Jim Cramer's 'Mad Money' Recap: 2,000 Shows and Counting

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NEW YORK (TheStreet) -- Has the market lost its mind? That's what Jim Cramer asked his live audience outside the New York Stock Exchange as he celebrated the 2,000th episode of "Mad Money."

Cramer said that after fretting for weeks over the possibility of a government shutdown, the day that shutdown actually arrived the market did nothing but yawn. But that's how Wall Street works, Cramer explained -- it will now begin to be worried about the next big, bad event as the debt ceiling debate comes to a head Oct. 17.

Cramer reminded viewers that despite all of the attention paid to Washington, politics is only one piece in the stock puzzle. He warned against letting that one piece blind them to opportunities that still exist in the markets.

After all, that's what makes for better investors, seeing the real value of a stock as compared to its current value. What a stock is worth is rarely what you'll actually pay for it, he continued, which is what "Mad Money" has been all about since March 2005.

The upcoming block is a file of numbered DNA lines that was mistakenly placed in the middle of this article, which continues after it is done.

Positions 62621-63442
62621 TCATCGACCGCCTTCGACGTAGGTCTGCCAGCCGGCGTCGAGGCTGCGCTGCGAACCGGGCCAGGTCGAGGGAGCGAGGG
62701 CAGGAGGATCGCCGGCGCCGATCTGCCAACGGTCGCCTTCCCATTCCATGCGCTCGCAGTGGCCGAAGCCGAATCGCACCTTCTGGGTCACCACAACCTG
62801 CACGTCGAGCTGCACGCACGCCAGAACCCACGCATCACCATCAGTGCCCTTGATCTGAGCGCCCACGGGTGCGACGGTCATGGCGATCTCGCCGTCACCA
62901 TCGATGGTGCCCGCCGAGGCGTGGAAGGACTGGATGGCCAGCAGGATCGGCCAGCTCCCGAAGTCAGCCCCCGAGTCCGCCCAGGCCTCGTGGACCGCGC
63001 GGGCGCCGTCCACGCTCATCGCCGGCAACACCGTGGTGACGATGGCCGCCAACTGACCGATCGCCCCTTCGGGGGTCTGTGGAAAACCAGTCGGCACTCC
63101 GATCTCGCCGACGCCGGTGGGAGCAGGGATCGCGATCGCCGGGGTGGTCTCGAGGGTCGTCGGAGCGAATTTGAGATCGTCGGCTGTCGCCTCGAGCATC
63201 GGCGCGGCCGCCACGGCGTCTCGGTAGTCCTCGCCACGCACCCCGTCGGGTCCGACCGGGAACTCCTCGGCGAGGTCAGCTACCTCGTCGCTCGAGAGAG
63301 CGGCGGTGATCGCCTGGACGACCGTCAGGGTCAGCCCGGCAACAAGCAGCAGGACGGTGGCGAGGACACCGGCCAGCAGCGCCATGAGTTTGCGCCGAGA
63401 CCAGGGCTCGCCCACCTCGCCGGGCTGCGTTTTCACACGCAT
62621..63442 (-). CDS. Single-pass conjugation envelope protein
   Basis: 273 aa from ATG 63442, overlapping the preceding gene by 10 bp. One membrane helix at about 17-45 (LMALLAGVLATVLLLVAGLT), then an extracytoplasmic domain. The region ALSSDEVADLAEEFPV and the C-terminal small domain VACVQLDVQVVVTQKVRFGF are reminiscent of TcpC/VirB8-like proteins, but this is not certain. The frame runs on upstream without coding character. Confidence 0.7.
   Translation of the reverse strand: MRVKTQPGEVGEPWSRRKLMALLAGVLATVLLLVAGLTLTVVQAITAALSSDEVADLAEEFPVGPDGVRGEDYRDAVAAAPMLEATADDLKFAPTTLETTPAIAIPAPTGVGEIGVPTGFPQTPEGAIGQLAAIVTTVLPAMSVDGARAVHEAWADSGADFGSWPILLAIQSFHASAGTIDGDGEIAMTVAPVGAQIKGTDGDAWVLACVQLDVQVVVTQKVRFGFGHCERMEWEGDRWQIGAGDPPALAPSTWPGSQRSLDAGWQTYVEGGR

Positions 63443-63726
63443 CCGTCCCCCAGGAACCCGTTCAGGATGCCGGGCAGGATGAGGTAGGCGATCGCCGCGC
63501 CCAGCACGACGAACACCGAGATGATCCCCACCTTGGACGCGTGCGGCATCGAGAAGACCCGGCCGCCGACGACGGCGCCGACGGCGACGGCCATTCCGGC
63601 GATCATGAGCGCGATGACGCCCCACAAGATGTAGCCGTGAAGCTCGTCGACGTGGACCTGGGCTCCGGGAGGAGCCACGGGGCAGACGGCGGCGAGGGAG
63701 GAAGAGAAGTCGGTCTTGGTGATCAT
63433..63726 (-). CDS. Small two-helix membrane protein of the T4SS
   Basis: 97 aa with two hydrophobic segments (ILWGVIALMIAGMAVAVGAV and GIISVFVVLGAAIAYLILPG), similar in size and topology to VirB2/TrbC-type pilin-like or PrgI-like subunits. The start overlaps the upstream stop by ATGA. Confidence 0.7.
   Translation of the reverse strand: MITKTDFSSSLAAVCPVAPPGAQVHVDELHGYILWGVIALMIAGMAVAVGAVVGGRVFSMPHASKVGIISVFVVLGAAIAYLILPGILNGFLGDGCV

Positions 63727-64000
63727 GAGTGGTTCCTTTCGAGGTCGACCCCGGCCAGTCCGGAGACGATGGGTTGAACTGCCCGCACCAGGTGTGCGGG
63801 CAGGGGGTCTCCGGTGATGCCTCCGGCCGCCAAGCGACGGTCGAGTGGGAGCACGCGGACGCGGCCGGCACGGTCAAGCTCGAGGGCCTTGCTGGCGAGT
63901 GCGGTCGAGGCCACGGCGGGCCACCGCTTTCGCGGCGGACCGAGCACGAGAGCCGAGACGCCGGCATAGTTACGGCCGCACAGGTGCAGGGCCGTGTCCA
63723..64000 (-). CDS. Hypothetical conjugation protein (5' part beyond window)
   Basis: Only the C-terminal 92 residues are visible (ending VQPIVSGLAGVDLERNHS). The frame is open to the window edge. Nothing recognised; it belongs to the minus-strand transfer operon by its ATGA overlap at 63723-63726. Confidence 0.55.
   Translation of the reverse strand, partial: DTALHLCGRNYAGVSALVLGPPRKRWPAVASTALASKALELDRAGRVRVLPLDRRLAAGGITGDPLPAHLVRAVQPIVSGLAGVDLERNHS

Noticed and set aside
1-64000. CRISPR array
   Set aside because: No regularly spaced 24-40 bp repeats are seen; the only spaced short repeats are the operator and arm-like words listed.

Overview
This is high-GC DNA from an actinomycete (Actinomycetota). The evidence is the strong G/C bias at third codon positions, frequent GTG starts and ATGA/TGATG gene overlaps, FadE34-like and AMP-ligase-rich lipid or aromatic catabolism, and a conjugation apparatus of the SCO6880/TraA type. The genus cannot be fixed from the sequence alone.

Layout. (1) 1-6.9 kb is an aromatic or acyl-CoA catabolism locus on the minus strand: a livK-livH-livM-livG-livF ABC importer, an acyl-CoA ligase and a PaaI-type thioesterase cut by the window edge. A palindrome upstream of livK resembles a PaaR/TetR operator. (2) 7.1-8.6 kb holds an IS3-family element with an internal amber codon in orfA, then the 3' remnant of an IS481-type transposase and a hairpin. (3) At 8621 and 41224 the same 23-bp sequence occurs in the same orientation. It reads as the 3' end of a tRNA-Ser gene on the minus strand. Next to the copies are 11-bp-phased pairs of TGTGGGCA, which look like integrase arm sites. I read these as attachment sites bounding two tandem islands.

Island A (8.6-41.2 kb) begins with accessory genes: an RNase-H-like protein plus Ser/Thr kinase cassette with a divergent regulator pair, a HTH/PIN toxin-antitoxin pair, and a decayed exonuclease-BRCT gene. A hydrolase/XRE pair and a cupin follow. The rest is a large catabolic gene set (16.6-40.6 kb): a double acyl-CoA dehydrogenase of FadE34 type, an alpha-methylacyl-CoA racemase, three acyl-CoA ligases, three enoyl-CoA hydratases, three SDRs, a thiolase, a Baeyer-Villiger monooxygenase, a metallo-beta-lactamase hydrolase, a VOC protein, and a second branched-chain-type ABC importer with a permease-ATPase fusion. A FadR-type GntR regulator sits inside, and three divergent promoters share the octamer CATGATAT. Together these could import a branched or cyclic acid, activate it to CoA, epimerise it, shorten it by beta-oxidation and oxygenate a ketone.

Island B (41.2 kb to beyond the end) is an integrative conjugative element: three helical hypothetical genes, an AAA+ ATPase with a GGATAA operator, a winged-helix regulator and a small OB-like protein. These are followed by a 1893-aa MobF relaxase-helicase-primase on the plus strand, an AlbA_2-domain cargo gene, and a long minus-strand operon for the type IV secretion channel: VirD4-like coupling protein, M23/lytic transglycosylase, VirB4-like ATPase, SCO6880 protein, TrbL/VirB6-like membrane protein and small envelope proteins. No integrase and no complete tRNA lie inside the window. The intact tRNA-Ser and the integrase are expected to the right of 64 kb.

"There's always a bull market somewhere," Cramer reminded his audience, and he's happy to help find them night after night.

Executive Decision: Duncan Niederauer

In the "Executive Decision" segment, Cramer spoke with Duncan Niederauer, CEO of NYSE Euronext , about the markets, technology and the government shutdown.

Niederauer said every day is a struggle to both provide better, faster access to the markets while also keeping things running smoothly and retaining investor confidence. In retrospect, he said maybe the markets should've declared victory when the moved from fractions to decimals many years back, as everything that's occurred since then has only added complexity to the markets.

Niederauer said the markets need to be accessible to everyone, and scandals like the Facebook initial public offering and the "flash crash" only create missed opportunities to rebuild investor confidence.

When asked about the abundance of technology on the exchanges, Niederauer said that trading has always been a high-tech and high-touch business, and at the NYSE there will always be humans at the ready to take over if the technology runs into problems.